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Our critics weigh in on local theater 

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700 Sundays. Billy Crystal's Tony Award-winning, box office record-smashing, autobiographical solo show is more nutritious than Grandma's chicken soup, more soothing than bedtime cocoa, and more embarrassingly sentimental than a grown man reminiscing about his bed-wetting days. Performing before a replica of the facade of his childhood home on Long Island, Crystal distills the spirits of the people and places of his youth into wickedly funny archetypes. There's Uncle Jack, whose squinting "Picasso face" Crystal lovingly re-creates by contorting his own physiognomy into an abstract painting. And there's Grandpa Julius, whose flatulence is daftly tempered by the fact that, being half deaf, he can't hear himself fart. The whole show feels like we've been invited into the comedian's house to flip through old family albums and watch home movies. That being said, the production suffers from the uneven relationship between Crystal's infectious borscht belt-style shtick and the confessional, more earnest material about the loss of his father and, eventually, his mother. There's something admirable, brave even, in a comedian turning his back on laughter. But because it oozes with syrupy nostalgia, Crystal's well-intentioned threnody neither satisfies as stand-up comedy nor sparkles enough to feel like real theater. Through Dec. 17 at the Golden Gate Theatre, 1 Taylor (near Sixth and Market streets), S.F. Tickets are $58-148; call 551-2050 or visit www.shnsf.com. (Chloe Veltman) Reviewed Dec. 7.

Black Nativity. The theater has long been compared to organized religion; both the stage and the pulpit offer divine intervention in their own contrasting ways. But the Lorraine Hansberry Theatre's perennial holiday production literally turns the auditorium into a church. Based on poet/playwright Langston Hughes' 1961 "gospel song play" of the same title, Black Nativity mixes text from the Bible, snippets of Hughes' verse, and gospel hymns to recount the story of Jesus Christ's birth as told by members of a jubilant congregation. The production's formidable choir and soloists sing gospel standards such as "Go Tell It on the Mountain" and "Joy to the World" and newer songs (by, among others, principal artist and musical director Robin Hodge-Williams) with the sort of ecstatic fervor that makes even the most belligerent nonbelievers want to leap out of their seats and make a joyful noise unto the Lord. The show's choreography is a bit ungainly: Watching Mary go through 10 minutes of birth pangs in the middle of a particularly emotional hymn, for instance, is nothing short of embarrassing. Yet the vocal pyrotechnics -- particularly from blues diva Faye Carol and the angelic Merkell L. Williams -- make the soul sing. Still, you could probably enjoy a similar experience (without the annoying choreography) at Glide Memorial on any given Sunday for free. Through Dec. 24 at the Lorraine Hansberry Theatre, 620 Sutter (at Mason), S.F. Tickets are $25-32; call 474-8800 or visit www.lhtsf.org. (Chloe Veltman) Reviewed Dec. 7.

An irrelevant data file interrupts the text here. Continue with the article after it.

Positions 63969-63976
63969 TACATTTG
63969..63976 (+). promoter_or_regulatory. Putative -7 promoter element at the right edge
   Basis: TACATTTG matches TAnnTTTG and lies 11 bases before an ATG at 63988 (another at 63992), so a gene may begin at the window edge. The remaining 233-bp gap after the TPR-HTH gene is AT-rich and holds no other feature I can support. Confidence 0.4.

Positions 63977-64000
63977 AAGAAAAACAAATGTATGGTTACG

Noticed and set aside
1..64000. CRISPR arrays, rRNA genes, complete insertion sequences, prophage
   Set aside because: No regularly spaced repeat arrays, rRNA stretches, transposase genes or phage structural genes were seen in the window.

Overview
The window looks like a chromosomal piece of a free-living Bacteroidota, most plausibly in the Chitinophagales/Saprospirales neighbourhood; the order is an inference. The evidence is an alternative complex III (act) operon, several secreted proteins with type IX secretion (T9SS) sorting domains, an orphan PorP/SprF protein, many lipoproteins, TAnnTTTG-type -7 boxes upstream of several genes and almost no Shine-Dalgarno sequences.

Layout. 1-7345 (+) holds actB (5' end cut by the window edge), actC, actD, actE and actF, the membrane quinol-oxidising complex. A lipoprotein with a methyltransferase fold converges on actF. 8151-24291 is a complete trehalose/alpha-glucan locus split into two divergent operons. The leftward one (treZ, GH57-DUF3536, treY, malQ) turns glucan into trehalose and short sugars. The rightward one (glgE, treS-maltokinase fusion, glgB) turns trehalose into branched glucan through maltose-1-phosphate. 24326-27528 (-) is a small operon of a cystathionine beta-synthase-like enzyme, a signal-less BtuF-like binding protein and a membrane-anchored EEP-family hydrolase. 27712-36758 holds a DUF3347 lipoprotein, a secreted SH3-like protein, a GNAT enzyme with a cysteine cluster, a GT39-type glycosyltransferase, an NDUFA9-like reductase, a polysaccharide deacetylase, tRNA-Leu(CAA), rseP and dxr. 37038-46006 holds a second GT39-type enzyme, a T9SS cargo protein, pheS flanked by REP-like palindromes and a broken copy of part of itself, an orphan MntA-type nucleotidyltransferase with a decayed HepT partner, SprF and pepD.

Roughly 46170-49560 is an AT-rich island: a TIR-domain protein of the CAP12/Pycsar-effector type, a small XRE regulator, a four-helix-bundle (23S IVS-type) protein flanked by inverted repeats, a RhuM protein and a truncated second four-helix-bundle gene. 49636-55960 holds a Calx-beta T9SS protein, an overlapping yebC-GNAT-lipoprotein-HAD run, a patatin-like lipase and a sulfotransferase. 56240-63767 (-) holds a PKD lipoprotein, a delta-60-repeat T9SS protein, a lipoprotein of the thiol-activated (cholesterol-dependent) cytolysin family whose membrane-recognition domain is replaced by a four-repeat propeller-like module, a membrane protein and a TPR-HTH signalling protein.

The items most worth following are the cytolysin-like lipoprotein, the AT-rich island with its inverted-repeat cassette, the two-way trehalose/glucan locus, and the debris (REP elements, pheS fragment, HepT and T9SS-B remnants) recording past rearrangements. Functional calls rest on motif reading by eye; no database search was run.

Brundibar and Comedy on the Bridge. Berkeley Rep's one-act-opera double bill sugarcoats savage criticisms of society with fun, family-friendly stories. Featuring a cast of adults and around 30 children, Brundibar follows the fortunes of a penniless brother and sister as they try to scrape together enough money to buy milk for their bedridden mother. Comedy on the Bridge is an absurd story about a collection of townspeople left stranded on a bridge during wartime owing to some bureaucratic error. The operas are political allegory masquerading as innocent fun. Children's author Maurice Sendak's designs (created with Kris Stone) do much to set up the tension between the magic of children's storytelling and the darkness that lurks beneath. The stage looks like a wondrous, giant picture book, with its elaborate "hand-drawn" townscapes featuring rickety roofs and lampposts touched by golden light. Tony Kushner's librettos are witty and full of lacerating irony. Though visually beautiful and funny, Comedy ultimately flags due to poor vocal technique from some of the adult cast members and the repetitive, stalled action. Brundibar, on the other hand, has more of a fairy-tale flow. Balancing a boyish face and sugary smiles with a Hitler-esque mustache and sudden bouts of childish rage, Euan Morton's fiendish Brundibar is especially memorable -- the stuff of bad dreams. Through Dec. 28 at the Berkeley Repertory Theatre, 2015 Addison (at Shattuck), Berkeley. Tickets are $15-64; call (510) 647-2949 or visit www.berkeleyrep.org. (Chloe Veltman) Reviewed Nov. 23.

Corteo. Clowns are at the very heart of Cirque du Soleil's new touring show, and they take on many forms: There are giant clowns, midget clowns, and clowns in bright, baggy clothes who rampage through the audience, soaking people with fake tears that sprout like garden sprinklers from their eyes. Balanced against all the tomfoolery, though, is a serene, mystical realm. This alternate universe is epitomized by Jean Rabasse's lush, Baroque set design (the hand-painted watercolor curtains, in particular, wouldn't look out of place in a major art museum) and a panoply of ethereal angels who appear in the stratosphere every now and again, quietly watching over the artists, even assisting them on occasion. But despite all the comedy and aesthetic beauty of the production, director Daniele Finzi Pasca's creation of a glittering world that exists somewhere between heaven and Earth, just beyond human reach, is rooted in the abilities of the company's incredible performers. Through Jan. 8 behind SBC Park, Third Street & Terry A. Francois, S.F. Tickets are $31.50-200; call (800) 678-5440 or visit www.cirquedusoleil.com. (Chloe Veltman) Reviewed Nov. 30.